kenya, sikhs

sikhing to learn


this morning, a gurudwara in nairobi invited students of arya high school as part of their school curriculum to do a field trip and learn about the sikh faith. these students are studying the sikh faith as part of an examinable gcse exam. we were approached by the gurudwara to assist in making a presentation to the students and since i have conducted past tours as well, i was ever ready to grab the opportunity to play a little role in presenting our faith to the students.

about 100 students, most of them hindus and a few sikhs and christians were taken through an interactive talk, questions and answers and in the end, a quiz to test their general knowledge on the sikh faith. i usually do not have any idea how to go about these presntations, but i believe that if you are representing your guru, he leads you through and you don’t even feel it.

i was particularly surprised about the way the presentation went because in the end, the students felt charged up, the teachers were impressed and it turned out to be a successful one. while keeping the focus on the sikh faith, i added in alot of inter-faith elements, to encourage the students to feel proud of their faiths and not to give them the impression that ‘singh is king’ – everyone was special and that was supported by the sikh beliefs and practices.

as they were being introduced to kirtan, i invited them to exhibit their knowledge of the musical instruments. one hindu student played the tune of a hindu bhajan to show everyone how the harmonium. two others also played the tabla for the others.

one particular incident that caught everyone by surprise was when the sikh students were asked to explain the meaning and significance of the kesh. one turbaned sikh, however, said he only wore the turban but had cut his kesh. calling him forward, i ecnouraged him to tell everyone the reason behind this and explained that he had no particular reason. he then said that he would keep his kesh back again after having learned that the sikh and his/her kesh are an integral part of their faith.

one singh also did not know the meaning of ‘kaur’ and he was lovingly taken to task. i asked him if he had a sister and he replied in the affirmative. i then told him to treat his sister like a princess because thatis what a ‘kaur’ is.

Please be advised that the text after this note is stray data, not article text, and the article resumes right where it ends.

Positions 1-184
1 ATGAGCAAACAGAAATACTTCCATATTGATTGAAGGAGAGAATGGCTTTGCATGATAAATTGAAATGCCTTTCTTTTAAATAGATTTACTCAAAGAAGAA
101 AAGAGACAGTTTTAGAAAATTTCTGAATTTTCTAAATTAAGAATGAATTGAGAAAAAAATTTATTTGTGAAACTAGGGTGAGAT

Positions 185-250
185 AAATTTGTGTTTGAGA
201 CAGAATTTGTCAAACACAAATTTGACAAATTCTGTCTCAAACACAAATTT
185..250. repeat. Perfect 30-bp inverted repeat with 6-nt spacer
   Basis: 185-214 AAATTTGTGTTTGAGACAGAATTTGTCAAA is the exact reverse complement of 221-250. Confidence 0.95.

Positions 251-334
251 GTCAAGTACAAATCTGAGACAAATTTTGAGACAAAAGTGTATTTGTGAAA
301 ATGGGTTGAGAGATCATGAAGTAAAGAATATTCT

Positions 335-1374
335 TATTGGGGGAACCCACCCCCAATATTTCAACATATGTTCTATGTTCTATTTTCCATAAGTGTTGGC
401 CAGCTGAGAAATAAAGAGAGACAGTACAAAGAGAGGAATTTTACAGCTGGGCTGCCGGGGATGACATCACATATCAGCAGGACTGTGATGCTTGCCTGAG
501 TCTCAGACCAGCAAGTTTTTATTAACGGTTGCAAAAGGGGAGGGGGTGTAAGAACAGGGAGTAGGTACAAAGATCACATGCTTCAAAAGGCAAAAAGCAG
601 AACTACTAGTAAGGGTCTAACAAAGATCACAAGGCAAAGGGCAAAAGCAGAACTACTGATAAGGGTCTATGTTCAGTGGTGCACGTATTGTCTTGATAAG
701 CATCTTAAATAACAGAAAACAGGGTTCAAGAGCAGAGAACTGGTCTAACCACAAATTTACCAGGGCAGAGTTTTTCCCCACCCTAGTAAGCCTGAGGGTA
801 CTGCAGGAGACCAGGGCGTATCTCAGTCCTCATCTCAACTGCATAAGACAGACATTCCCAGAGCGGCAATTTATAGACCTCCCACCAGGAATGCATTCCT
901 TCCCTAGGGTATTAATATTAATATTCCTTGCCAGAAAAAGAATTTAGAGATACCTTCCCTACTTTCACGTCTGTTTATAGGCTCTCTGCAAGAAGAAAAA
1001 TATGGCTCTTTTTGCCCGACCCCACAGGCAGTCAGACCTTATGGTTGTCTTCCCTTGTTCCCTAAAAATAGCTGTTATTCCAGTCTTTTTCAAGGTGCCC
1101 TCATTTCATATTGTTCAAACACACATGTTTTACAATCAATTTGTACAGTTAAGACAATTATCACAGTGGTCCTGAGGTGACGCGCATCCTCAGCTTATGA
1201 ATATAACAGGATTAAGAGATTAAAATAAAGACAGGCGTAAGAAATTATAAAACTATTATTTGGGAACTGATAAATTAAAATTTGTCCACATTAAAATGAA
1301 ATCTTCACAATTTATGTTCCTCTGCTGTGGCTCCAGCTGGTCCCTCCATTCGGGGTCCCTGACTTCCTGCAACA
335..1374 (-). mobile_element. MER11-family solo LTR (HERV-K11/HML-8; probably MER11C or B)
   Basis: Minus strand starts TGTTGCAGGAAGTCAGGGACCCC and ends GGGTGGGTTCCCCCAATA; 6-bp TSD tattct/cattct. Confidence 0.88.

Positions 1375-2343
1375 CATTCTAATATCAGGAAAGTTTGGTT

as much as these kind of interactive learning seasons are eye-openers for the non-sikhs, i have realised that such one-to-one talks are much needed with our own, too, because they are losing out to liberal parents and inappropriate examples within the community.

overall, the teachers were happy and the students left better informed and more aware about the sikh next door.



One thought on “sikhing to learn

  1. Dickie Rehal says:

    Inspiring read. I am equally a believer in the pursuit of education as a vehcile to instil racial and religous torelance among the young aged.The GCSE curriculum may have provided for this neccessity, but what about the KCSE/KCPE majority students in the coutry. Who catrs for their lack of knowldege? While working at the Kenya Methodist University (me being the only Sikh and non indegenous African staff member) it was alarming to know that a certain lecturer in the Theology department, who coordinated a course on world religion, had no idea that there was a Sikh and Hindu temple in the area. And lest, these institutions were ready to accommodate thos ein pursuit of knowledge. At this level, I faciliated two trips to the local Sikh temple on two Vaisakhi occassions. I believe they still do get invited (theology students and staff). But if senior lecturers have no idea, what about the rest in colleges, high and primary school? REading your piece was indeed great, now there is a need fo a curriculum in Kenya on multiculturalism and racial tolerance.

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